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News Article

Schools See Rise in COVID-19 Cases; Health Conferences to Stop

By Rodrigo Brugada | Wed, 06/16/2021 - 13:44

After a year of online classes, earlier this month Mexican schools welcomed students back on a voluntary basis. But a week after the return to in-person classes, authorities are reporting some COVID-19 cases at schools.

The closure of schools and in-person learning facilities has had an enormous impact on the education of a whole generation, with possible ramifications spanning to the long-term, as stated in a press release by UNICEF. Earlier this month, Mexican schools opened up in an effort to provide students with a somewhat normal conclusion of the academic year. In-person facilities returned to a new normal with established protocols and health safety measures, such as widespread access to hand-washing facilities and a gradual approach towards complete return, among others. This return to in-person schooling is optional. While in-person classes might be better for students, they are at a higher risk of contracting COVID-19 and spreading the infection if they live with unvaccinated persons.

A week after schools returned, COVID-19 cases have begun to surface. According to the Federal Educative Authority of Mexico City (AEFCM), there are six confirmed cases in students to date. And while the persons involved have been reported to health authorities and are now isolated, there is a possibility that the disease has spread. As such, the schools involved, in collaboration with the health authorities, have started epidemiologic control measures to detect any anomaly. The affected children will still have remote learning available, just like their peers who opted out of in-person classes.

The Health Ministry, by presidential decree, has decided to stop the daily health briefings led by Deputy Minister of Prevention and Health Promotion Hugo Lopez-Gatell. The rationale behind this decision is that the country is now in a low-contagion stage, akin to the scenario seen during last year’s first weeks of the pandemic. Mexico has kept a steady decline in confirmed cases for twenty weeks and, while there has been a slight increase in cases in June, most of these cases correspond to states with higher community spread, such as Baja California Sur or Quintana Roo.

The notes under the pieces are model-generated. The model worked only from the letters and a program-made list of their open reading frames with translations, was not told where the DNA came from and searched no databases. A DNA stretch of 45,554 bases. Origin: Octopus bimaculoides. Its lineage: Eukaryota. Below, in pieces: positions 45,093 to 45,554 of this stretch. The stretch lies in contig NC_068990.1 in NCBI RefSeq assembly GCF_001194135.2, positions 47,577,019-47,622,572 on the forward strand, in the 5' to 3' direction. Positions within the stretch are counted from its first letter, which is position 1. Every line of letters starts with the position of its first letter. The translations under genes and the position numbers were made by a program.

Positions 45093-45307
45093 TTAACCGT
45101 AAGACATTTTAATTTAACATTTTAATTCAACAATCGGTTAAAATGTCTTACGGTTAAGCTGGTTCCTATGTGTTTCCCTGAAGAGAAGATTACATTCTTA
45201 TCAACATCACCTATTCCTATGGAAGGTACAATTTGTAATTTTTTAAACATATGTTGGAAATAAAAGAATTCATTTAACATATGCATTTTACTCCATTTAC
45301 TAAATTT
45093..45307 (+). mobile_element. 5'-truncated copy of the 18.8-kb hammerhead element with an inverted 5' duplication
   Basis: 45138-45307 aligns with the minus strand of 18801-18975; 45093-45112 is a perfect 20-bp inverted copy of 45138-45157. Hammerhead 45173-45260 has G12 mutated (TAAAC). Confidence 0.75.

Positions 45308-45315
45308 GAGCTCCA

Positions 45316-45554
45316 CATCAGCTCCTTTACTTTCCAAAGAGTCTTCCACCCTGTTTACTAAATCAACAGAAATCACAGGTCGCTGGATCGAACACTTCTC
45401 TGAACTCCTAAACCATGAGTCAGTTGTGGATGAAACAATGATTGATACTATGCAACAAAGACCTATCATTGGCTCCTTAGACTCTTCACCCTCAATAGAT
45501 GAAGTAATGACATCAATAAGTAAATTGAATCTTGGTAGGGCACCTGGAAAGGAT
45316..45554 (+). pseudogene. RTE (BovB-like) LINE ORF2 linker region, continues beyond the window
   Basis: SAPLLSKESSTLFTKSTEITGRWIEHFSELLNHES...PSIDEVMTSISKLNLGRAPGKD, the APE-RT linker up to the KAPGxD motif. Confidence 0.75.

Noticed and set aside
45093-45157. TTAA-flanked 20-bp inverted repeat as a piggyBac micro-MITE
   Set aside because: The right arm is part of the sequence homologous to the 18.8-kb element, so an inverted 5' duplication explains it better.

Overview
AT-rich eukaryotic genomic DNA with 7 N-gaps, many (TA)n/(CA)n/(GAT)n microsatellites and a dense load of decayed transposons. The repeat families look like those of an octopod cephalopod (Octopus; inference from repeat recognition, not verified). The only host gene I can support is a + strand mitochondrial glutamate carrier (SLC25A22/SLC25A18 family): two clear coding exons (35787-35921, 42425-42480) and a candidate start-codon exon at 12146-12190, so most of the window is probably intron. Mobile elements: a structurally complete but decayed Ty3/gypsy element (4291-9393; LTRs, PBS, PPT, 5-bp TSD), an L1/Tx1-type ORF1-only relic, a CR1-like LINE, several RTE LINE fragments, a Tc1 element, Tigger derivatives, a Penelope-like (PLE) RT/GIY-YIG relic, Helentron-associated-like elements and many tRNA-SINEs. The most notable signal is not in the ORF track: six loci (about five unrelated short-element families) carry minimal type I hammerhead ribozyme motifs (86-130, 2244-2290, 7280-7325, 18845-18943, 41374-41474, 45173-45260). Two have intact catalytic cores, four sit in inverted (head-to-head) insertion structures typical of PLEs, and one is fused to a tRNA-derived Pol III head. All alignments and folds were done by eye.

For his part, deputy Lopez-Gatell urged the population to acknowledge that even if the briefings have stopped, the pandemic has not and pointed to the importance of the National Vaccination Program. He also explained that the current pandemic will likely enter one of two possible scenarios. In the first, COVID-19 will keep on as an endemic disease and behave seasonally as many other respiratory diseases, such as influenza. In the second, COVID-19 will enter a prolonged interruption in its spread, hinting at a possible complete interruption in transmission, thus rendering the disease unable to infect more people and dying down on its own. 

The data used in this article was sourced from:  
UNICEF, SEP, Our World in Data, SSA
Rodrigo Brugada Rodrigo Brugada Journalist & Industry Analyst